And it can be frustratingly non-linear. That said, here is my best attempt to describe how to write a novel in a step-by-step way, including how I cycle through writing and NOT writing, desk time, and all-the-rest-of-my-life, all towards the goal of nurturing ideas into a finished work.

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Self Care for Authors: How to Prevent Writer Burnout

self care for authors - how to prevent writer burnout

We live in a culture where we’re considered productive if we work fourteen hours a day. Nobody bats an eye if we go to the office early and leave late or work through the weekends. We’re always on our phones. We never disconnect.

We’ve all read articles about successful people who get up at 4 AM, go to the gym, drink green smoothies, work ten hours, barely get any sleep, and then do it all over again. We set those kinds of goals for ourselves, and might even post about it on social media. If we don’t meet that completely unrealistic standard, we feel that we’re falling behind in our lives.

But where does that actually leave us?

Exhausted, depleted, unhappy, unfulfilled, and resentful – aka writer burnout.

May is Mental Health Awareness Month, so we’ve been exploring ways that writers can stay mentally healthy, happy, and productive. Did you know that sleep and rest are just as important as work and productivity? If you take regular breaks, give yourself permission to rest, and ensure that you get enough sleep, you will actually accomplish more work in less time.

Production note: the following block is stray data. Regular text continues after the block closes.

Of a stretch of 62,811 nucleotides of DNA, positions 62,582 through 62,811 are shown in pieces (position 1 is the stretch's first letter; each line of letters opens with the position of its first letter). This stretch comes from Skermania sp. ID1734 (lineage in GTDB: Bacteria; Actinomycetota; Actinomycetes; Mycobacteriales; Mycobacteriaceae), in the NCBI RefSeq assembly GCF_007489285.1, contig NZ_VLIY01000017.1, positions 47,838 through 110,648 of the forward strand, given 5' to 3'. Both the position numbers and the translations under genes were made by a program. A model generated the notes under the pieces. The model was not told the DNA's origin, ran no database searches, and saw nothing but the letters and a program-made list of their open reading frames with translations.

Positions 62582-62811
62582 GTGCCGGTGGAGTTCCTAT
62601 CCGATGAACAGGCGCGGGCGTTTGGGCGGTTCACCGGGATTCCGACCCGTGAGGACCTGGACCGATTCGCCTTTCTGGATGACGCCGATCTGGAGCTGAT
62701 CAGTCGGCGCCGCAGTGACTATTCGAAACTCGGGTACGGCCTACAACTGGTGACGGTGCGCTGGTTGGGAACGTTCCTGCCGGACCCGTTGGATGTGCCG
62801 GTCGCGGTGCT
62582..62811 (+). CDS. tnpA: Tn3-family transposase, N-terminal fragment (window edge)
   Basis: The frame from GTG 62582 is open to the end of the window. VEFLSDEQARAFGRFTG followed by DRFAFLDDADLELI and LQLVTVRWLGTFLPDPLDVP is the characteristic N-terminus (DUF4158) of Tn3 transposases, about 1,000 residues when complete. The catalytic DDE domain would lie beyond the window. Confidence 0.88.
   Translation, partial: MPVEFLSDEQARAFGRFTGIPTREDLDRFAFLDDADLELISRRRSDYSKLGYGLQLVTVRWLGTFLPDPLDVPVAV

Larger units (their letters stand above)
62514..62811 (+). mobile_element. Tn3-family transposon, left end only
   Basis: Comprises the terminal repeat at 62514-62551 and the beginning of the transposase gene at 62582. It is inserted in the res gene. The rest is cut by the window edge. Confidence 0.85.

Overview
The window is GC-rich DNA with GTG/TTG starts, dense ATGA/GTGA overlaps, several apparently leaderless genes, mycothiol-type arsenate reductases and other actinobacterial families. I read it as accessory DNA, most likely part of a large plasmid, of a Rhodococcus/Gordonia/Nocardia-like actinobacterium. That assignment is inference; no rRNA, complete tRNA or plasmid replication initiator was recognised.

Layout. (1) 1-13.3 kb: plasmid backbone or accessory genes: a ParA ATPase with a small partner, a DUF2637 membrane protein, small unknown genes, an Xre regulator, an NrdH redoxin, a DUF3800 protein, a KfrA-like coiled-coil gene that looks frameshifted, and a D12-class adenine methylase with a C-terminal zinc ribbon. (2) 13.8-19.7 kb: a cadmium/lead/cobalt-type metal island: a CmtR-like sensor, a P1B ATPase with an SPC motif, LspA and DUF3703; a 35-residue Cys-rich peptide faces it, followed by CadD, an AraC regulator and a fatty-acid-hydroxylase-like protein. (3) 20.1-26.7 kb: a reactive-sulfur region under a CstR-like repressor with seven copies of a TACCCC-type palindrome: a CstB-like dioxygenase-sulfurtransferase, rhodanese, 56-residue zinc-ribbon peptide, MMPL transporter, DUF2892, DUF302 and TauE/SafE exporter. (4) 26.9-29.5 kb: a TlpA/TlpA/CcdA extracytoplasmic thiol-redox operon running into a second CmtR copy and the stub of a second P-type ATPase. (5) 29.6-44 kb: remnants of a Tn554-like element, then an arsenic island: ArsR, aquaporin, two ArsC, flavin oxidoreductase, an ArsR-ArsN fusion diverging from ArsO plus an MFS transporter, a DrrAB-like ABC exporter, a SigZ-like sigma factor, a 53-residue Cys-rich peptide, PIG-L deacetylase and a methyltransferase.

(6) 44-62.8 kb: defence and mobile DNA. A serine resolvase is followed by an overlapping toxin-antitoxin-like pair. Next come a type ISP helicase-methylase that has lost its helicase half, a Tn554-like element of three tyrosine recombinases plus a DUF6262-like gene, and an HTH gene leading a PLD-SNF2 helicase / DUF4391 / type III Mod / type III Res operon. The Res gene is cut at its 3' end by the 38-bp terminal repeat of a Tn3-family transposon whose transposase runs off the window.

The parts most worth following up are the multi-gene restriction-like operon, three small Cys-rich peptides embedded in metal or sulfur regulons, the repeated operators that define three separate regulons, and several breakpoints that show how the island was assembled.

These tips will help you prevent writer burnout (or stop it in its tracks if you feel it about to hit you like a train):

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Top 3 Ways of Boosting Your Author Career Through Writing Conferences

Top 3 ways of boosting author career with writing conferences

You’ve probably heard that conferences are essential to your writing career development, but do you know why?

The PublishDrive team attended several conferences this fall where we either gave a talk or simply had the chance to mingle with writers. As the number of author-related conferences grows rapidly year by year, you may be wondering which ones are best for you. In this article, I summarize various types of author-related conferences and my personal takeaways.

To sum up, I’ve attended the following conferences: Digital Book World (Nashville), Romance Con (Richmond), National Writers Union Conference (New York), Las Vegas Book Festival (Las Vegas), 20booksto50k (Las Vegas), YALLfest (Charleston), and Miami Book Fair (Miami) – I’ve definitely compiled a list of thoughts!

Here are my top three recommendations for leveraging the power of conferences in the publishing industry:

  • Attend the conference that fits your publishing journey.
  • Learn from other writers and attendees and collaborate with them.
  • Prepare for conferences accordingly and have fun! 🙂

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How to Become a Ghostwriter: Perks and Benefits

Are you a writer if you are not writing your own book? And, are you an author if you are not the author of the book you wrote? The topic of ghostwriters is the hot potato of the literary world and ignoring it doesn’t make it go away. This article aims to clarify what ghostwriting is and isn’t, and give some advice on how to become a ghostwriter yourself.

What is ghostwriting?

A ghostwriter is somebody who’s hired to write a book, article or another piece of writing. While they are paid for their contribution, more often than not, they are not publicly acknowledged. The content is credited under somebody else’s name – if they are lucky enough, they might get listed as “assistant” or “researcher.”

Is ghostwriting plagiarism?

This is a difficult question; this great article on PlagiarismToday goes into it in depth. To summarize: it depends on the context and the readership’s expectations of authorship. For example, while it is widely accepted and known that celebrity books are not written by the stars themselves, college professors not crediting their students’ contributions accordingly are a different case entirely.